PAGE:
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Is there any difference between “foo is None” and “foo == None”?

Quite a simple question really.

Whats the difference between:

if a.b is 'something':

and

if a.b == 'something':

excuse my ignorance

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marked as duplicate by Sven Marnach, Martijn Pieters, Duncan, Alasdair, senderle May 31 '12 at 11:05

This question has been asked before and already has an answer. If those answers do not fully address your question, please ask a new question.

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When you realize a question is simple, it is a sure bet there probably already is an answer on SO.. –  Martijn Pieters May 31 '12 at 11:04
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2 Answers 2

up vote 5 down vote accepted

The first checks for identity the second for equality.

Examples:

The first operation using is may or may not result in True based on where these items, i.e., strings, are stored in memory.

a='this is a very long string'
b='this is a very long string'

a is b
False

Checking, id() shows them stored at different locations.

id(a)
62751232

id(b)
62664432

The second operation (==) will give True since the strings are equal.

a == b
True

Another example showing that is can be True or False (compare with the first example), but == works the way we'd expect:

'3' is '3'
True

this implies that both of these short literals were stored in the same memory location unlike the two longer strings in the example above.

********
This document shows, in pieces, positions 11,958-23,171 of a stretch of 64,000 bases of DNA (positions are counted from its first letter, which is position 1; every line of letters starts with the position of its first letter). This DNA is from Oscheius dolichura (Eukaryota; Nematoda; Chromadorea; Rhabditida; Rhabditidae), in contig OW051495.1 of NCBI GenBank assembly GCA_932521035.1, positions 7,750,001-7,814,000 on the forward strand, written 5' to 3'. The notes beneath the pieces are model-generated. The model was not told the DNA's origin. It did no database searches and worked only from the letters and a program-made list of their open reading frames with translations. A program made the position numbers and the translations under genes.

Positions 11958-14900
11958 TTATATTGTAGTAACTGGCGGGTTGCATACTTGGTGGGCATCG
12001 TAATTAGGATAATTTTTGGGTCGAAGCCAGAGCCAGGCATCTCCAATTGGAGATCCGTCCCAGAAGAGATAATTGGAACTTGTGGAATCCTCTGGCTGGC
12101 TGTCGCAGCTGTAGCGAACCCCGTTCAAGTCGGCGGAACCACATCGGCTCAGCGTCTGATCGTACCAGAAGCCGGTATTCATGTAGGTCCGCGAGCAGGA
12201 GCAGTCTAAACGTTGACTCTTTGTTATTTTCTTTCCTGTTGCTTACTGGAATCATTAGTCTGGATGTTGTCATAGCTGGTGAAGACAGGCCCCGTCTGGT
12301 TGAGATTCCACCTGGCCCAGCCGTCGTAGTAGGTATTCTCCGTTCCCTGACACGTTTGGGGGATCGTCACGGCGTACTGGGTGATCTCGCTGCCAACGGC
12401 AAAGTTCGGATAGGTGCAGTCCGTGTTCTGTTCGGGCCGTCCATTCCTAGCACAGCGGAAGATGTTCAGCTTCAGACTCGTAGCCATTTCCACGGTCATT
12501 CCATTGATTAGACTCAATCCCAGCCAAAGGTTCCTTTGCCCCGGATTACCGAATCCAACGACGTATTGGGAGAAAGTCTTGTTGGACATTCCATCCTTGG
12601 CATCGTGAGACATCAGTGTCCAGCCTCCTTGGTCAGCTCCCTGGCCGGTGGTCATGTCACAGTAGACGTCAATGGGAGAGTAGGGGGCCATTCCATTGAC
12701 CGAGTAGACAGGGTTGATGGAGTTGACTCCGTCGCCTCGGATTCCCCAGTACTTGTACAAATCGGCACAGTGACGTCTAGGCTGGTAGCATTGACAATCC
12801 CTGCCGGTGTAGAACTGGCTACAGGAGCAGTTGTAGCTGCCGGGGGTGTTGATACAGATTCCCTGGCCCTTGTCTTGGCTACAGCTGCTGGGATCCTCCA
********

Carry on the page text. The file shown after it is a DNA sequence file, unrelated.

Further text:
'3' == '3'
True

No surprise here, what we would have expected.

I believe is uses id() to determine if the same objects in memory are referred to (see @SvenMarnach comment below for more details)

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"I believe is uses id() to determine if the same objects in memory are referred to." Not exactly -- is simply compares the pointers. In the CPython implementation, id() returns the pointer as an integer, so this will be equivalent. –  Sven Marnach May 31 '12 at 11:18
    
@SvenMarnach Thanks Sven, I'll update my answer to point to your comment. –  Levon May 31 '12 at 11:20
    
I've only ever used is in if a.b is None context. Any other example of when you could use it (e.g. would you use it to compare object instances?) –  Sevenearths May 31 '12 at 12:00
    
Sorry I got my answer from the duplicate :) –  Sevenearths May 31 '12 at 12:02
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a is b is true if a and b are the same object. They can compare equal, but be different objects, eg:

>>> a = [1, 2]
>>> b = [1, 2]
>>> c = b
>>> a is b
False
>>> a is c
False
>>> b is c
True
>>> a == b == c
True
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